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Queer Politics

Equal Rep.com/Nation-Wide Campaign to Create a New Secretary of GLBT Affairs. Or, How To Silence Queers and Still Love the Idea

Oh, this is too amusing for words.

Following, perhaps, on the heels of Mary Frances Berry’s idea that we should just dump the Commission on Civil Rights in favour of a new organisation that will focus first on, yup, you guessed it, GLT (no B, no Q) issues comes this new group that you can find on Facebook.

And the Winner Is...Gay Marriage! Or: Why Milkand Sean Penn’s Acceptance Speech Do not Equal the Need for Gay Marriage [23 Febru

As expected, Milk received major 2008 Oscar awards, including the one for Best Original Screenplay (Dustin Lance Black) and Best Actor (Sean Penn).

And, as I expected, the success of Milk has become, in a bizarre fashion, some kind of emblem for the continued success of the gay marriage movement.

Proof: The Gay Marriage Movement Is Draining Resources from Queer Activism [14 July, 2009]

As anyone who’s been reading my posts on gay marriage knows by now, I’ve been critical of the “movement” for taking away much-needed resources and energy from far more important queer issues.  I’ll discuss that issue in greater detail in a longer post, but for now here are links to two pieces that provide the kind of numbers and details many of us have suspected from the start.  Note that this is not framed as a journalistic exposé, but as the affirmation of a hypothesis I’ve been mulling over for a while.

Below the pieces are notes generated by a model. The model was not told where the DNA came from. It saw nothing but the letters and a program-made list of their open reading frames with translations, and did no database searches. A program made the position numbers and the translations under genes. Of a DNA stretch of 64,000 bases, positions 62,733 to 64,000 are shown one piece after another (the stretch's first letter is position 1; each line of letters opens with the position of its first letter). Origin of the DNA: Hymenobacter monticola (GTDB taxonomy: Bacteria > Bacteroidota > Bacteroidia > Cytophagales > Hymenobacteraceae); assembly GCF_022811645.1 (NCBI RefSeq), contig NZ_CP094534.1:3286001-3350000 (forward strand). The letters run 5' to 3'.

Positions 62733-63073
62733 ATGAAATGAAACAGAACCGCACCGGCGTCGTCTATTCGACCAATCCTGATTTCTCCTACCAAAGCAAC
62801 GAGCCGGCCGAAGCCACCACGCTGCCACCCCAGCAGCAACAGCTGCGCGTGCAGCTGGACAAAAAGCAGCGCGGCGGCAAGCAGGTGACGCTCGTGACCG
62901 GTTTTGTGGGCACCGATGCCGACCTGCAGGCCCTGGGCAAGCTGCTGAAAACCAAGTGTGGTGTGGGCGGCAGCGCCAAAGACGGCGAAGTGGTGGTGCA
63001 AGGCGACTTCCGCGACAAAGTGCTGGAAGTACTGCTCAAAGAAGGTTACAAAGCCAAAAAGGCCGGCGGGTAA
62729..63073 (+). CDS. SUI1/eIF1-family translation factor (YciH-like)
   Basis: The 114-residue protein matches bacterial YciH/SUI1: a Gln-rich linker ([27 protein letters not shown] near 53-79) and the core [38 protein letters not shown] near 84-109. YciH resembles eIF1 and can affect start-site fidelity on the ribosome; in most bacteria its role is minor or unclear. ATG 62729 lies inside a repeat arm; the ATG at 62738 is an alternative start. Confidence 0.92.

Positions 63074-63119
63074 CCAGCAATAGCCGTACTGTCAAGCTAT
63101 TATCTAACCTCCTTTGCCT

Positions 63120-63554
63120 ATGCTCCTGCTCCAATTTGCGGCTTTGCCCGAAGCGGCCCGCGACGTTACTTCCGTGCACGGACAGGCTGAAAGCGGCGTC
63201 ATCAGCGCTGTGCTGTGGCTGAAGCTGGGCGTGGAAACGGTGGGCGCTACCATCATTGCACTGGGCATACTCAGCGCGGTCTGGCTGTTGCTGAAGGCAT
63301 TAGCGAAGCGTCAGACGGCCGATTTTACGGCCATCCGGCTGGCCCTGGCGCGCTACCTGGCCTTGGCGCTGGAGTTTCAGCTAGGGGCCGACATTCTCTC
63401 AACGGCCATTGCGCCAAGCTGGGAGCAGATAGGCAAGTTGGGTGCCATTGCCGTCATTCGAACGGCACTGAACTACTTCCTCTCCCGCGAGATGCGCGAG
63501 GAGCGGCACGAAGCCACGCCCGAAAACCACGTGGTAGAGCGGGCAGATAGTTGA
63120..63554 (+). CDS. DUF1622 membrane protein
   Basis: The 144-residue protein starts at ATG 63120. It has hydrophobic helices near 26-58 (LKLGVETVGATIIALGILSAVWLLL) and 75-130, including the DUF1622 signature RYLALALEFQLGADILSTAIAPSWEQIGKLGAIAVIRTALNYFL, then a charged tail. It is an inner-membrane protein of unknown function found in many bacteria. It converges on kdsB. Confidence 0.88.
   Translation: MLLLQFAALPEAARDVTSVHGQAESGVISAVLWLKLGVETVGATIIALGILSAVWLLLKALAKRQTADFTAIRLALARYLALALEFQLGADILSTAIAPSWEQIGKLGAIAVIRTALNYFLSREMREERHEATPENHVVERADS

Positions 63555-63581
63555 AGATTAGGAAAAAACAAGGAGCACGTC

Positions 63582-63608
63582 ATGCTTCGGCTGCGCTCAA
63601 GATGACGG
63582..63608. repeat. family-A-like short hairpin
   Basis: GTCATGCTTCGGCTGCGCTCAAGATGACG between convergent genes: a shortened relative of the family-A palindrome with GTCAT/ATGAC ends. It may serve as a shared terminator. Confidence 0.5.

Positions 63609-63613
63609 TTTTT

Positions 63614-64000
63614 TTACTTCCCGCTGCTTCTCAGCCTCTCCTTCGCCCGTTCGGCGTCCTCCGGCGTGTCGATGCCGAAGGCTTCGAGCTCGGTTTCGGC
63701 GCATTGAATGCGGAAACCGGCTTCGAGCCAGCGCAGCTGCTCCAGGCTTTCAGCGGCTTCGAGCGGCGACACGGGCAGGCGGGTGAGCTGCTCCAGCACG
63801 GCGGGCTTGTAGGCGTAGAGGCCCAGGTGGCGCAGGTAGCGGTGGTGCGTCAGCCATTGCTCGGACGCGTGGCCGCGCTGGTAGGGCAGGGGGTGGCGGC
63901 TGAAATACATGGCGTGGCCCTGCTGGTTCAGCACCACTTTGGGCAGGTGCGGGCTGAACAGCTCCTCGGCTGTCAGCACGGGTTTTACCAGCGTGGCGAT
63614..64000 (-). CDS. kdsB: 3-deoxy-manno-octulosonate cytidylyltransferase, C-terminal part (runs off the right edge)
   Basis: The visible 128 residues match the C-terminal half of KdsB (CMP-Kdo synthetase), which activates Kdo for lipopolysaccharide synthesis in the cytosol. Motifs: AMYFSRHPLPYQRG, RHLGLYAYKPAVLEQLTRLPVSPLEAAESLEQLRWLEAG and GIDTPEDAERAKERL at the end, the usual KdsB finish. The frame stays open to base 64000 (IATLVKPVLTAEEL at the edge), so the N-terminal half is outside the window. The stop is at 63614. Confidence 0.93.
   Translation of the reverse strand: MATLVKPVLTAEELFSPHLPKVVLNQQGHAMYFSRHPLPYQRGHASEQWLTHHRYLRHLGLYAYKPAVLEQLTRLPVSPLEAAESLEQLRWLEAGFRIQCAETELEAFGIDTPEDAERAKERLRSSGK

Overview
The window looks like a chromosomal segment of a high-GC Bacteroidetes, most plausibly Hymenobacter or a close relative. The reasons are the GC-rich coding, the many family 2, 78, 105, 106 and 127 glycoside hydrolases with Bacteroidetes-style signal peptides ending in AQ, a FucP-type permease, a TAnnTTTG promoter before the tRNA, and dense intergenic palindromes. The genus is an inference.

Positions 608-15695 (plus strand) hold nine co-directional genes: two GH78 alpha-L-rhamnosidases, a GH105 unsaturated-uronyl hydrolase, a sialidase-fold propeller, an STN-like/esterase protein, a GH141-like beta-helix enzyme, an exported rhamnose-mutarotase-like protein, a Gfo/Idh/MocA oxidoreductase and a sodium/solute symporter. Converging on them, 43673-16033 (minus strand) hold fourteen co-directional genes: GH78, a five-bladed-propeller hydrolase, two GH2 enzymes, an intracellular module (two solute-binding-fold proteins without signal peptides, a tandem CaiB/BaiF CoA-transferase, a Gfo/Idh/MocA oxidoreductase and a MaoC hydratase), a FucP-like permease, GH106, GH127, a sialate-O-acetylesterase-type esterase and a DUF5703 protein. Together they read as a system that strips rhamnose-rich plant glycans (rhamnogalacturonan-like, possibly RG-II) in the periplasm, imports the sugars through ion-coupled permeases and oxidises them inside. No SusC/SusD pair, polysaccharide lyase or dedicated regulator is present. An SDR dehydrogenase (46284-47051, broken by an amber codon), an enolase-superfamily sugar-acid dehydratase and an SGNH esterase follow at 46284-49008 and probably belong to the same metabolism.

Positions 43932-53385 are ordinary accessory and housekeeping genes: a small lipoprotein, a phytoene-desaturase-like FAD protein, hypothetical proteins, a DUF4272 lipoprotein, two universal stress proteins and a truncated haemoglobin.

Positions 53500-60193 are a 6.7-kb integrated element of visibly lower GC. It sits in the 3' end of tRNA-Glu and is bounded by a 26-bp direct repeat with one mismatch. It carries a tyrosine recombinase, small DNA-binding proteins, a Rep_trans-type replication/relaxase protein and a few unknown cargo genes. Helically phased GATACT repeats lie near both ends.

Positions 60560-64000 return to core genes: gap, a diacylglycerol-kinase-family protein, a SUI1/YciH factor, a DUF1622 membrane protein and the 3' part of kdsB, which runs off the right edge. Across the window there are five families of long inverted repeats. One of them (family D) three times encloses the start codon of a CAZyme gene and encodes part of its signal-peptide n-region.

Dump Gay Marriage Now [2 July, 2009]

The popular and populist history of gays in the United States goes something like this: In the beginning, gay people were horribly oppressed.  Then came change in the 1970s, where gays like the men in the Village People were able to live openly and had a lot of sex.  Then, in the 1980s, many gay people died of AIDS, and that taught them that gay sex is bad.

Gay Immigration (and) Inequality [6 June, 2006]

What does immigration mean for queers?  A heterosexual U.S.  citizen/permanent resident (c/pr) can sponsor a spouse for immigration; a queer U.S. c/pr can’t sponsor a partner.  The Uniting American Families Act (UAFA) seeks to reverse this by substituting the phrase ‘permanent partner’ wherever the word ‘spouse’ appears in the Immigration and Nationality Act.

Queer Immigration: Change the Paradigms [9 January, 2008]

The Uniting American Families Act (UAFA) is back in the news.  Currently, heterosexual married citizens and permanent residents can sponsor their non-citizen spouses for immigration.  The UAFA extends that privilege to same-sex binational couples, substituting the words ‘permanent partner’ for ‘spouse’ in the language of immigration law.  Stories about binational couples emphasize that their relationships aren’t considered as equal to those of married people.

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